2. For gatherings, my home must always be clean and tidy otherwise I might be perceived negatively by others
It is never okay to invite guests to a filthy home. But expecting your home to be constantly tidy might be an unrealistic expectation, especially when children are present. Expecting such would only cause you anxiety and depressed mood. Do not worry about the cleanliness of your home but rather focus on fellowship as this is much more important and significant.
3. I must prepare a flawless meal for my gathering otherwise I might be perceived negatively by others
The quality of meals should not be the main focus of the holidays. If food preparation is an issue, there is nothing wrong with purchasing meals from a restaurant. To go one step further, having a potluck might be a better and less expensive idea as your guests would be directly involved with the food preparation by offering a variety of foods at your gathering freeing up time for fellowship.
4. My physical appearance must be acceptable and appropriate otherwise I might be perceived negatively by others
Aside from daily hygiene, do not worry about your physical appearance. The fellowship that you can give to one another is much more important than your physical appearance. More times than not, our own anxiety over our physical appearance has more to do with how we feel about ourselves rather than how others may perceive us.
5. I need to bring a mate to the gathering otherwise I might be perceived negatively by others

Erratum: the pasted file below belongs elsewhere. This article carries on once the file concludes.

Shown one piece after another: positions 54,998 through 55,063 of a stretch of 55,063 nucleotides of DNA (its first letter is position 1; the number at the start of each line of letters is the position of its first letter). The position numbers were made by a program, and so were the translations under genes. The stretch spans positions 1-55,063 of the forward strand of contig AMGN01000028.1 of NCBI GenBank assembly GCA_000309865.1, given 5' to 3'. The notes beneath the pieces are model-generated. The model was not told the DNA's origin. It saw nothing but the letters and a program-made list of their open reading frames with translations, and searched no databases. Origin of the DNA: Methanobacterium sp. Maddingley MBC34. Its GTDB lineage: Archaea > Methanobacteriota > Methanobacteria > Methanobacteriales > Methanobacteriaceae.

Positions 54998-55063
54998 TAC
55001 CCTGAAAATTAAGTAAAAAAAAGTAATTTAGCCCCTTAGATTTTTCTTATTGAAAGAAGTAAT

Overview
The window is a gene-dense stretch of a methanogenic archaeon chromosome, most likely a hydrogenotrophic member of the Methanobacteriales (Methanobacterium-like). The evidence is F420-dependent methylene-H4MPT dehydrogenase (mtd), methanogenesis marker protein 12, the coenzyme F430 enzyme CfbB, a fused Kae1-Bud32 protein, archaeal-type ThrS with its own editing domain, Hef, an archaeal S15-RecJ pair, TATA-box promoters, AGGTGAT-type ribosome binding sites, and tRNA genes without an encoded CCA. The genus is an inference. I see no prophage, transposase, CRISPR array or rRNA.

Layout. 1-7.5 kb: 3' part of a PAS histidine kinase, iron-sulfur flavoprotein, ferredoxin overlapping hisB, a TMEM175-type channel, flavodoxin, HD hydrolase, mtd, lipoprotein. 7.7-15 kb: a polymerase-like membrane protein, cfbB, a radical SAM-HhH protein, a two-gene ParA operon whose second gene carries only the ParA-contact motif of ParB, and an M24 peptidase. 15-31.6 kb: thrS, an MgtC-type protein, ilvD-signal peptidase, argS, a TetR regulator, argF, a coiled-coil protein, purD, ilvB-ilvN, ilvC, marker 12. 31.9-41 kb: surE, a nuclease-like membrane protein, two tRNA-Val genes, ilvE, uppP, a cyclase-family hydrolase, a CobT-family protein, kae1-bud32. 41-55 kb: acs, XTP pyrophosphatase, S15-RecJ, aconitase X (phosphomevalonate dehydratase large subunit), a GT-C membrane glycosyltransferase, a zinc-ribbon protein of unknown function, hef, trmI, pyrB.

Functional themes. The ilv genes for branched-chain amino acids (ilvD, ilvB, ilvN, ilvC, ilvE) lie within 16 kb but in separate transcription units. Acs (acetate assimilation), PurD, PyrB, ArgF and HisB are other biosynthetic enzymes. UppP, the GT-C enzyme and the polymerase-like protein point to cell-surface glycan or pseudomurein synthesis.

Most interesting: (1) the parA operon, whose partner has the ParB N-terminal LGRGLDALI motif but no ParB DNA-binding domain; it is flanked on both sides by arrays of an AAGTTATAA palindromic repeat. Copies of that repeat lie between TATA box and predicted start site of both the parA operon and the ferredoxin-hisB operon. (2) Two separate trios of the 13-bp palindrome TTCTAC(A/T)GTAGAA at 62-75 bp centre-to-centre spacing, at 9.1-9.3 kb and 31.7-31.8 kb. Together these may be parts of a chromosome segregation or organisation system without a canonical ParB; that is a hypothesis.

If you are single, sometimes attending a gathering by yourself where couples are present might make you feel uncomfortable as you might feel that you do not fit in. Keep in mind that you are not alone as there are many people that are divorced, separated, or single. If having a mate was a prerequisite for gatherings, I guarantee you that there would be a lot less gatherings! In addition, avoiding gatherings would only rob you of the experience of possibly meeting a potential mate.
6. I need to pretend that I am happy during gatherings otherwise I might be perceived negatively by others
Experiencing happiness is not a prerequisite for attending gatherings. Oftentimes, life events and experiences that have nothing to do with the holidays may play a direct role in your emotional disposition. The wonderful thing about gatherings is that there are plenty of people that you can talk with. If someone asks you how you are doing or feeling, be honest with them and let them know. Do not tell them that everything is fine when it is not. Oftentimes, having someone to discuss your problems with might actually help you resolve them as well as make you feel better. Take advantage of this opportunity.